Funding for research comes to Summerland

Government spending on innovation, research and development should benefit Summerland.

Government spending on innovation, research and development should benefit Summerland, said Dan Albas, MP for Okanagan-Coquihalla, commenting on the new federal budget.

Summerland is home to the Pacific Agri-food Research Centre.

“Not only are we going to be able to create new varietals, but things like new methods for storage and shipping agricultural products. This will help us move into new markets.”

The budget, unveiled last Thursday by Finance Minister Jim Flaherty, aims to reduce overall spending by $5.2 billion.

Albas said to focus on the budget cuts is to miss the primary focus of the plan which is job growth and long-term prosperity.

“People want to make sure we are reforming areas of government to make sure Canadian businesses will invest in their research and development.

Of interest  to both the senior and working populations of Summerland are the budget’s changes to Old Age Security. Retirement age will rise from 65 to 67 starting in 2023. Albas said people are living longer and healthier, and there are fewer working people to support the retired population. Another change is flexibility about when a person can start to draw an old age pension, allowing people to work longer and collect more benefits later.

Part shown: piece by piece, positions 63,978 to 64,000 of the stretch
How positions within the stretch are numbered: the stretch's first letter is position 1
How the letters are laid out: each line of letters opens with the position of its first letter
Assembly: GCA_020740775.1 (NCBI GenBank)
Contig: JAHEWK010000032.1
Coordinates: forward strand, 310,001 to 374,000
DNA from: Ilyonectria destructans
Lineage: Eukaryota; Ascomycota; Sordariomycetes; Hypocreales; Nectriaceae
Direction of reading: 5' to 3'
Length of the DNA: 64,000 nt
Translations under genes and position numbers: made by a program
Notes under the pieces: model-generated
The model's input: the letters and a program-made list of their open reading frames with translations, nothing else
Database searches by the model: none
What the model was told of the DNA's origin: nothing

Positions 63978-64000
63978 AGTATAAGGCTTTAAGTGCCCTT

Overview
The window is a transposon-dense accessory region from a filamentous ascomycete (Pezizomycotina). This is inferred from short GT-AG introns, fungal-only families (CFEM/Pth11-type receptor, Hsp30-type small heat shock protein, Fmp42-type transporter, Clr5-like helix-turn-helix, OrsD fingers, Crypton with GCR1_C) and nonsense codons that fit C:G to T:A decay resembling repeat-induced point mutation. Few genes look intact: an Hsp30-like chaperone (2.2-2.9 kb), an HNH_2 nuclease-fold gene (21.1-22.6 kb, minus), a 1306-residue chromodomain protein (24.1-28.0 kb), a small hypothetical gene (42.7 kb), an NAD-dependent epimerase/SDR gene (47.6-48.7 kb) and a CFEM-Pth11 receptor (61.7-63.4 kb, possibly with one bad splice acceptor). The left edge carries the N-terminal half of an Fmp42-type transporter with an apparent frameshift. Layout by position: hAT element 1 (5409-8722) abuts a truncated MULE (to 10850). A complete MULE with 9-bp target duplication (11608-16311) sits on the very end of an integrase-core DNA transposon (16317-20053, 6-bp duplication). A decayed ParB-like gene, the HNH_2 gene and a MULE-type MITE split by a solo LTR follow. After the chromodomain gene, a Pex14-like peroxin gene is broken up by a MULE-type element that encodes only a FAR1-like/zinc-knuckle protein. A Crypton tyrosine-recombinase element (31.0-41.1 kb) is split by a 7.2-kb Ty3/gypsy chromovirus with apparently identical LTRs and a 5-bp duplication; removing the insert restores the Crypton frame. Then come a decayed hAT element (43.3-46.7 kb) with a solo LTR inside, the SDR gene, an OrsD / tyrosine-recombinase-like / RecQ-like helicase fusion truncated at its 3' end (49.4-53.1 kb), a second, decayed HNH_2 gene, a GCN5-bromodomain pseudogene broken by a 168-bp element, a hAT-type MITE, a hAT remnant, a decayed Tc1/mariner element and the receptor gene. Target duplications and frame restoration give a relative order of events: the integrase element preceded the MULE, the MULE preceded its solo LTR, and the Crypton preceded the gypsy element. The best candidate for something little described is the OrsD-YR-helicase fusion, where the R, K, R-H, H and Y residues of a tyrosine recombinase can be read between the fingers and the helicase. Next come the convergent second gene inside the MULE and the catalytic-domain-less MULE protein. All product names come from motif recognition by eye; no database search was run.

Commenting on the elimination of the penny as Canadian currency, he noted that it costs a cent and a half to manufacture one penny.

“We all know pennies just end up in the bottom of the couch.”

Albas said South Okanagan residents, with their proximity to the international border, will be interested in the increased travel exemption for bring goods into Canada. Canadians who are in the United States for 24 hours or more will be able to bring back $200 worth of goods free of tax or duty, up from the current $50. With a stay of of 48 hours or more, the limit will be $800, up from the current $400.

 

 

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